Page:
Academic knowledge presentation in MA theses: from corpus compilation to case studies of disciplinary conventions

Author: Schmied, Josef
Source document: Brno studies in English. 2013, vol. 38, iss. 2, pp. [149]-165
  • ISSN
    0524-6881 (print)
    1805-0867 (online)
License: Not specified license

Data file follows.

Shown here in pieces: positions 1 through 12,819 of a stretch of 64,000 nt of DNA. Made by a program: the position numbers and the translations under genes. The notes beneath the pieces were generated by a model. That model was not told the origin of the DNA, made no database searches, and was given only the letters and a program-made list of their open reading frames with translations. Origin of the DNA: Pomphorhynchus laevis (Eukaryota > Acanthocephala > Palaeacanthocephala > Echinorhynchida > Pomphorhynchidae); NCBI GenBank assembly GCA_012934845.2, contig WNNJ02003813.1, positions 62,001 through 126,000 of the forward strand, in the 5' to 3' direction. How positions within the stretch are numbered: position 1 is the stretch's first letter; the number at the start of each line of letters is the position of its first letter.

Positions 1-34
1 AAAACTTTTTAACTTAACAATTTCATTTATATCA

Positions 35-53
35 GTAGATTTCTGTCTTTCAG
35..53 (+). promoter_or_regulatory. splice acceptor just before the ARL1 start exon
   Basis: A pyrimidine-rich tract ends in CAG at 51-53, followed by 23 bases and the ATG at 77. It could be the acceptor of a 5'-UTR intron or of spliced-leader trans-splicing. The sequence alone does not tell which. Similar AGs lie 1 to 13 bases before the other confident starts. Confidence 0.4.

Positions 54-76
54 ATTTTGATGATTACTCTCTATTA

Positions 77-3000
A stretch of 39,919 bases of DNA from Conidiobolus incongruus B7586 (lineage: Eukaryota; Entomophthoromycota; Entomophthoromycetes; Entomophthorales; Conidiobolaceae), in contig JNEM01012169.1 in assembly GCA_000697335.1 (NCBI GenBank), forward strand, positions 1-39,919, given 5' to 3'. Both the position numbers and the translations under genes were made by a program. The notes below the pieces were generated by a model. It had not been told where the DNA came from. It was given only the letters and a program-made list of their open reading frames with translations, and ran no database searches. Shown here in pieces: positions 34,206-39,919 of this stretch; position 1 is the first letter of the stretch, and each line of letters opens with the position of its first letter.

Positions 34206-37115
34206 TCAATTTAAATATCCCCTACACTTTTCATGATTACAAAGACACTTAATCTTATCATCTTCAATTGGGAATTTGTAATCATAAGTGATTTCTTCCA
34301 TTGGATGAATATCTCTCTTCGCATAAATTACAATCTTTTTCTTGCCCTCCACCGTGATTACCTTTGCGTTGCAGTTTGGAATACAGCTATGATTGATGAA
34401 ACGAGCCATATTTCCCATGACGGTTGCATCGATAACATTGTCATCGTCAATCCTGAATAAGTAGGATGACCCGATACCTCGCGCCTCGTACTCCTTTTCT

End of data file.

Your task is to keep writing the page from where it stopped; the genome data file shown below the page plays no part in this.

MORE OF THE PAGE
This article discusses discipline-specific conventions in presenting academic knowledge in academic writing, an important first research text at many universities. Its empirical basis is a new corpus of South African MA theses (the ZAMA corpus) from Stellenbosch University. A pilot corpus of 100 MA theses and over 4 million words was compiled, paying special attention to disciplinary breadth from Humanities and Social Sciences to Natural Sciences and Engineering, including some interdisciplinary subjects (like Geography) and Law. Altogether between four and eight texts were chosen from 18 disciplines, which were later categorised deductively into six discipline types. Other factors taken into consideration were the socio-biographical diversity of authors, esp. ethnic/language by author's name (distinguishing English, Afrikaans, Black South African names, and a few others). The decisions of corpus compilation are carefully documented in order to obtain a stratified and balanced corpus for research in the South African university context. Descriptive statistical analyses were carried out to test whether discipline-specific frequency patterns could be found in three case studies using variables indicating metadiscourse conventions, such as modal auxiliaries, personal pronouns, and cohesive linkers.
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